Category Archives: Things I never did before

“Good enough”

This post was inspired by an article by my friend Deborah Reigel – who is, without question – the greatest life coach, motivational speaker, Jewish mamma eva.

Now that I’m mowing my own lawn, I’ve developed the mantra “it’s not a golf course.” In other words, so what if there are a few stray blades that didn’t make it under the mower this time? So what if I don’t trim the edges? If there are weeds? My favorite sister-in-law, by the way, tells me weeds are necessary for a healthy lawn. And she’s an environmentalist, so I trust her.

Since having 100% responsibility for the house, the car, the dogs, I’ve had to learn to silence my inner perfectionist and let some things go. It’s been hard. For much of my life, good enough was never less than 100% perfect.

Not too long ago, I had a lot of work done in my house. I had ceilings replaced, the entire house painted – expensive stuff. As soon as it got warm and humid, I noticed some nail pops in the newly-done ceiling in the living room. I was devastated. Okay, I was devastated as soon as I got over being worried that the house was going to come down around my ears. But I was devastated – here I had just spent all this money on the work, and it wasn’t perfect any more.

Unperfection happens.

And I’m gettin’ okay with it.

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Filed under Creating a new life, Singleness, Things I never did before

Pass me a margarita

My day today began with fishing a dead mouse out of the pot that was soaking in the sink. I don’t know whether to be grateful that it was (a) dead and that (b) I didn’t have to dislodge it from a mousetrap or grossed out. Or both.

Then, after I discovered that I washed – and destroyed – two checks to me totaling over $500.00, two checks that I had written and put in envelopes to mail, and one certified copy of my mother’s death certificate in an envelope to a life insurance company, I went to let the dogs out. Right outside the back door was one dead bird. Right there, on the ground, waiting for me to pick it up and dispose it in my garbage can which is beginning to take on a morgue aura.

So now I feel like I’m living in a Stephen King novel.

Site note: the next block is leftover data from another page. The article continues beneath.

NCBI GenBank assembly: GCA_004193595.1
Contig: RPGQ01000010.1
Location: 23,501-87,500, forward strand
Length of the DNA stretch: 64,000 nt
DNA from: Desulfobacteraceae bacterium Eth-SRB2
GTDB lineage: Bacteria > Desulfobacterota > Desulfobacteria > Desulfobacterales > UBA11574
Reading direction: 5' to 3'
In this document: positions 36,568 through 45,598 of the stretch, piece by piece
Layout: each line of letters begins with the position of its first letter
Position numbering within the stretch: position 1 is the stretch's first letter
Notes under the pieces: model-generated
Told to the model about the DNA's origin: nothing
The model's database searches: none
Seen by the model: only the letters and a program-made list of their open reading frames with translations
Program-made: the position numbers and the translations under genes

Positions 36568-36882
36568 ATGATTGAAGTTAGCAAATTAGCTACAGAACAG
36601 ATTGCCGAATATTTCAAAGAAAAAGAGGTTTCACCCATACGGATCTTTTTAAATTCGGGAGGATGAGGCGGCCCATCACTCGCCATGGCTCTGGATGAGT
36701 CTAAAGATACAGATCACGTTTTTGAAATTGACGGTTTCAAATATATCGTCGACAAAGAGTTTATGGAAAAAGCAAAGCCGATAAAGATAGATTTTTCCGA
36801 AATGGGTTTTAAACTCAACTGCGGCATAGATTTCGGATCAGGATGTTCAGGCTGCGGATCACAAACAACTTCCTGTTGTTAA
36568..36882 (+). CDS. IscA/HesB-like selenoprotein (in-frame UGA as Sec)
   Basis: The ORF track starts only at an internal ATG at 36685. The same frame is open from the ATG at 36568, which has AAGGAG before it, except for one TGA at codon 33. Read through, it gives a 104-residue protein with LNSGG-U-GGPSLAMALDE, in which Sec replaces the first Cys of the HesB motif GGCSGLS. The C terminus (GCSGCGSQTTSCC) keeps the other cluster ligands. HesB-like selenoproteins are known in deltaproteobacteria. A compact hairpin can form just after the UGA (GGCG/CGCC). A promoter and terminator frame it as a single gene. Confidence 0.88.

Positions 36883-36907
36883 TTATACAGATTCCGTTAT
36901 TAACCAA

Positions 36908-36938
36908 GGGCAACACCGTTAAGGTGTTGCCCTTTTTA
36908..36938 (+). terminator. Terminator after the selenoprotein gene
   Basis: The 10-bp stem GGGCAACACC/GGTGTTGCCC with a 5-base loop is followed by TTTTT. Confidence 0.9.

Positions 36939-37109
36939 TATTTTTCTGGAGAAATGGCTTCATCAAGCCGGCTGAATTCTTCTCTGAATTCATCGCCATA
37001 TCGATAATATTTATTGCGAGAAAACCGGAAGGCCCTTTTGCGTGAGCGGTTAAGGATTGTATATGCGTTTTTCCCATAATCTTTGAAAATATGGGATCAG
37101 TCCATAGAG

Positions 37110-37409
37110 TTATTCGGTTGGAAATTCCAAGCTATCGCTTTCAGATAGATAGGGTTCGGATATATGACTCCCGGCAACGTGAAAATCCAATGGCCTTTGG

Pass me a margarita.

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Going up . . . alone

Blessing the Torah before a public reading is called an aliyah, which is translated as “going up.” We read Torah every Monday and Thursday, as well as on holidays and other festive days. Today happens to be Rosh Chodesh Elul – the beginning of the Jewish month Elul, so at services this morning we read Torah. I was asked to take an aliyah and recite the first blessing. It’s an honor to do so, so I accepted (and, well, you aren’t supposed to decline anyway).

I was nervous for a few reasons. The first is that I was with all my colleagues, many of whom speak Hebrew natively. The second reason was because I have never, ever done this by myself. I’ve done it with groups of people and oftentimes with Mr. Ex. But never alone.

So there I was, alone, blessing the Torah. I was lucky to be surrounded by my friends and colleagues, as well as my beloved former boss/principal, who was the rabbi for the service. I whispered to her that it was the first time I had done this alone, which was pretty significant because of my divorce earlier in the week.

A. Powerful. Moment.

I made it through the aliyah just fine; no stumbling or anything. After I was done I totally indulged myself and said that it was the first time I had done it alone. The group spontaneously responded with singing a mazel tov to me – kind of a Jewish “for she’s a jolly good fellow.”

Another milestone.

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I am woman . . .

So this week I finally decided to keep my art/craft workspace (studio just sounds so, eh, pretentious) downstairs as part of the dining room/family room L. Sidenote: is it a family room if there is no family to sit in it? Should I call it the den now? But den sounds so wood paneled, and my family room/den/TV space is bright and airy and open.